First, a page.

Masterpieces are seldom appreciated properly in their time. It's only in hindsight that we realize that we ever had something special on our hands. Believe it or not, that's exactly what happened with Frank Darabont's The Shawshank Redemption when it hit theaters in 1994. Despite the movie's legacy, it didn't earn much at the box office, and Darabont seems to think that has to do with the film's very premise. He explained:
With Shawshank, I think the issue was more that it was a prison movie, it had two significant actors in it, and I think people looked at that trailer and thought, "Oh, this is going to bum me out." I honestly think that was more the factor, by far, than the title. If it's an action movie behind bars, then an audience will automatically show up for it. If it's Tim Robbins and Morgan Freeman, then it looks like a spoonful of medicine. So people didn't show up.
During a recent conversation with Yahoo Movies, Frank Darabont opened up regarding the lackluster financial performance of The Shawshank Redemption, and gave his opinion regarding the film's lack of box office power. Although many people have historically blamed the film's title for not generating much enthusiasm among members of the mainstream moviegoing community, Darabont seems to think that the film's core premise didn't inherently appeal to audiences. When audiences see prestigious actors like Tim Robbins and Morgan Freeman starring in a movie primarily set within the confines of a grim and gray prison, they expect a downer of a movie, and that prevents them from seeing it. On the other hand, if the movie had been advertised as an upbeat thriller, people would've been far more willing to check it out.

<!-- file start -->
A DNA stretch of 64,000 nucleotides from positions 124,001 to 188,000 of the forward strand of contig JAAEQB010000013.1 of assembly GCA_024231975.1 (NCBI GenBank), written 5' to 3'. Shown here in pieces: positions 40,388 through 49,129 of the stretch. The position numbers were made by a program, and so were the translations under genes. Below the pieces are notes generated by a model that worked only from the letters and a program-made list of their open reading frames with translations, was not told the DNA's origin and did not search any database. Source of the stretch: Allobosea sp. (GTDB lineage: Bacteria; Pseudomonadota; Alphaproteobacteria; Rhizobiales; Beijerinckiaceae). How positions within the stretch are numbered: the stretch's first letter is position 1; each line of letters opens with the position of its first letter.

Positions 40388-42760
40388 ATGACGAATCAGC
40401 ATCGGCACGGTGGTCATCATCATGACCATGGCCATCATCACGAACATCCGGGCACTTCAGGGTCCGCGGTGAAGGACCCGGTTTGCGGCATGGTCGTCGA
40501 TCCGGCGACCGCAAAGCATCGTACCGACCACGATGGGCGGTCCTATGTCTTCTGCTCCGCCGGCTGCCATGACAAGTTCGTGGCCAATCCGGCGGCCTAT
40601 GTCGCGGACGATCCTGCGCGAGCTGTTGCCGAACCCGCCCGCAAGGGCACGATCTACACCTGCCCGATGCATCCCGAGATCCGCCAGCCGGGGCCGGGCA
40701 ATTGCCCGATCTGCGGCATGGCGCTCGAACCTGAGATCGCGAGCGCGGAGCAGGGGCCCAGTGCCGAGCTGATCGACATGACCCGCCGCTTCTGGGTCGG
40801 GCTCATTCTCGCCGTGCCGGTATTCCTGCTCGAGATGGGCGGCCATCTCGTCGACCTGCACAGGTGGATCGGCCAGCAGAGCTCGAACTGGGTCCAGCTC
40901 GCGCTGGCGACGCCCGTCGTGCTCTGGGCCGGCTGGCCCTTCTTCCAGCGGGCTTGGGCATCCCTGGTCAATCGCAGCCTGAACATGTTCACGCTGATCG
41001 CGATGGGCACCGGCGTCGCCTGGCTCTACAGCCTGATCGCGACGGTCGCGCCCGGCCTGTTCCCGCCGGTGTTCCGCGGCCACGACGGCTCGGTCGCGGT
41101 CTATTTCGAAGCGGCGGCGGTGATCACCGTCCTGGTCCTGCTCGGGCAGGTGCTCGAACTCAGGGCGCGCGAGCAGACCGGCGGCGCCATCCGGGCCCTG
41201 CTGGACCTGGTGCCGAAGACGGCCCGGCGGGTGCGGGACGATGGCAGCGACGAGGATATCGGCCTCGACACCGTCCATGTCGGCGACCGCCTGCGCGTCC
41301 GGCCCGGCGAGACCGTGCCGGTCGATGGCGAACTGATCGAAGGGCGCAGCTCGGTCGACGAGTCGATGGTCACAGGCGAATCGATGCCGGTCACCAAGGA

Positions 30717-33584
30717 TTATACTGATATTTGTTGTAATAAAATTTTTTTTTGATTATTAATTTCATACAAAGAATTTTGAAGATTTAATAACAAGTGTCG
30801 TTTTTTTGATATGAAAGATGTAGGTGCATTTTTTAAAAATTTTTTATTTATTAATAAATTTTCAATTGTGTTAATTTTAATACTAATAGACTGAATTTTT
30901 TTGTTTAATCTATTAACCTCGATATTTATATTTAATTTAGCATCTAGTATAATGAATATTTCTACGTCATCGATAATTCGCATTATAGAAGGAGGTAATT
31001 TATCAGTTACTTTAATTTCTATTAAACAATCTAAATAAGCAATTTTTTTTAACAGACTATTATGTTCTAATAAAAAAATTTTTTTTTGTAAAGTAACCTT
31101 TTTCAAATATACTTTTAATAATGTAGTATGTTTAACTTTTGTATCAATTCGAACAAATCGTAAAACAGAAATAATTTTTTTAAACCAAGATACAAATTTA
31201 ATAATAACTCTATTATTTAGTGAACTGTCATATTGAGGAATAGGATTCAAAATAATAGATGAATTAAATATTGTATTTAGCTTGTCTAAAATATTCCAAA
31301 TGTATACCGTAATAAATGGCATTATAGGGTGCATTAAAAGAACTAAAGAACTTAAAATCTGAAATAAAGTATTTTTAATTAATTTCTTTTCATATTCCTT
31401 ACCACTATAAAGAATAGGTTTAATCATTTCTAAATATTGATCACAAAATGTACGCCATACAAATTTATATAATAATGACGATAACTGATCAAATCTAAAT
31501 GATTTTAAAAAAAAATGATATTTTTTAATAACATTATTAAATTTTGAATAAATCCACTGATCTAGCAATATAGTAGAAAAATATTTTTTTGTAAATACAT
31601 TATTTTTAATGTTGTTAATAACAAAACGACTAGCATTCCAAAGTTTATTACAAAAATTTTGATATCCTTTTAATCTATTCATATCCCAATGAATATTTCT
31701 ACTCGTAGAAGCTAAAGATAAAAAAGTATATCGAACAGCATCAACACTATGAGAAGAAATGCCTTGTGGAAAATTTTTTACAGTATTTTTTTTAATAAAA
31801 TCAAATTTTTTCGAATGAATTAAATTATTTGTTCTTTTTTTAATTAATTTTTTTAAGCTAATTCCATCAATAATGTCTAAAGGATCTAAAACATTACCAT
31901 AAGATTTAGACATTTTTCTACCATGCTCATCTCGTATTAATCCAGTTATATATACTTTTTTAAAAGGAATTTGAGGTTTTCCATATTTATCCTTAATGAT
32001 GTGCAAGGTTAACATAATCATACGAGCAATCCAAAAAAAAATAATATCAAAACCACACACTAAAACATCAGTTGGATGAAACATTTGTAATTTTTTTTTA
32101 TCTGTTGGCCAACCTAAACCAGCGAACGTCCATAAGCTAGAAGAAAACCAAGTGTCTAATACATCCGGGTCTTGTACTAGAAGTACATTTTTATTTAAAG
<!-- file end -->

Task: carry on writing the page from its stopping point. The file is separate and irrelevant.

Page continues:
At first it almost sounds like he's insulting the intelligence of the average moviegoer, but he's not entirely off base with his assertion. Despite the fact that the Stephen King adaptation is actually one of the most inspiring and hopeful cinematic tales of all time, it very much masks itself as a somber film. The masses don't turn out in droves for a movie that they think will depress them -- even if that movie will go on to become arguably the greatest movie of all time.
Looking back it almost seems silly. By taking the film's marketing at face value, members of the audience who opted not to see Shawshank back in 1994 missed out on the amazing catharsis of Andy Dufresne's escape.
What are your thoughts on Frank Darabont's statement? Is he right, or is he not giving audiences enough credit? Let us know what you think in the comments section below. If there's anything left to say, it's this: get busy living or get busy dying.